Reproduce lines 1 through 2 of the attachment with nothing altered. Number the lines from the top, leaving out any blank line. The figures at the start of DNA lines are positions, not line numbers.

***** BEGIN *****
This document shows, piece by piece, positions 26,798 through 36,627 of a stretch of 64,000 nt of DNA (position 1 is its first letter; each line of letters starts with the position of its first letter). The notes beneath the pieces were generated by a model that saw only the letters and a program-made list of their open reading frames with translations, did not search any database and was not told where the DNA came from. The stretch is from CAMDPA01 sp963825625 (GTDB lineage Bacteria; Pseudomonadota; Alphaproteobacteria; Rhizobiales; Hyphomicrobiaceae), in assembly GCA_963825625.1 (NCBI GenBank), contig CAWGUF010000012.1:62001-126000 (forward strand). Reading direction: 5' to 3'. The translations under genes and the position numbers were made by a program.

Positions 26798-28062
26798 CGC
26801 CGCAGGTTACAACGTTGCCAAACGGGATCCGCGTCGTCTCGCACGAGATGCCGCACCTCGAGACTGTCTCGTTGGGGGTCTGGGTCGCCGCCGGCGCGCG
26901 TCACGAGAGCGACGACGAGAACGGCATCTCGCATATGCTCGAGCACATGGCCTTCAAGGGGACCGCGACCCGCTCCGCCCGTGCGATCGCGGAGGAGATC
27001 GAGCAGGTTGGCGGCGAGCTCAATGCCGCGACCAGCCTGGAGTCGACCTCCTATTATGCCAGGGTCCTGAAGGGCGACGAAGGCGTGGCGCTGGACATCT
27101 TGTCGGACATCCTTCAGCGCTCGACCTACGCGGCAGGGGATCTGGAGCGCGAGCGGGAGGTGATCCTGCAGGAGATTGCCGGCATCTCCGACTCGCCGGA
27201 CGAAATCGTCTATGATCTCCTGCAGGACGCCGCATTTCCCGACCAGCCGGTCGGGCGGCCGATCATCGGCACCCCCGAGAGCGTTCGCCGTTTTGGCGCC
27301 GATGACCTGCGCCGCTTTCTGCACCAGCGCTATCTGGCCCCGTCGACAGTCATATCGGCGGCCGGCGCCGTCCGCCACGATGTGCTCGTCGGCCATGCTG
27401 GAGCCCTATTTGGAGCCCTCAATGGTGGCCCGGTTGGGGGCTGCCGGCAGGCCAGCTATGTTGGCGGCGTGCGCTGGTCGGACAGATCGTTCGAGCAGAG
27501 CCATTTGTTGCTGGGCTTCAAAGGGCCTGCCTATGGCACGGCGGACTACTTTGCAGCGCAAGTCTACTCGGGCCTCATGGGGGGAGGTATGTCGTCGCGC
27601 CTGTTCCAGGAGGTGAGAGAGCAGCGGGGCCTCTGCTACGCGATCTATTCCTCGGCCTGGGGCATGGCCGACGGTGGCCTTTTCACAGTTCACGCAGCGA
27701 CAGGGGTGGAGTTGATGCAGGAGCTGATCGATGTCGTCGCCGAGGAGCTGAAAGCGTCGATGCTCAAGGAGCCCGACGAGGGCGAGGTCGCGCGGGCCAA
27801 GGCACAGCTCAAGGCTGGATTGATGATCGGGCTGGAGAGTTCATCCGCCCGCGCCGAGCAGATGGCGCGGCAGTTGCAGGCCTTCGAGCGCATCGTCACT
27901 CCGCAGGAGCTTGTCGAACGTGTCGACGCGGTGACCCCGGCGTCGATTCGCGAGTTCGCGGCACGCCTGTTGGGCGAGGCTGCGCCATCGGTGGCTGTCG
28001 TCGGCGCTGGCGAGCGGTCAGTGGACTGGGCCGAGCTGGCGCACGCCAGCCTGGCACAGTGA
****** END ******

This document shows, piece by piece, positions 26,798 through 36,627 of a stretch of 64,000 nt of DNA (position 1 is its first letter; each line of letters starts with the position of its first letter). The notes beneath the pieces were generated by a model that saw only the letters and a program-made list of their open reading frames with translations, did not search any database and was not told where the DNA came from. The stretch is from CAMDPA01 sp963825625 (GTDB lineage Bacteria; Pseudomonadota; Alphaproteobacteria; Rhizobiales; Hyphomicrobiaceae), in assembly GCA_963825625.1 (NCBI GenBank), contig CAWGUF010000012.1:62001-126000 (forward strand). Reading direction: 5' to 3'. The translations under genes and the position numbers were made by a program.

Positions 26798-28062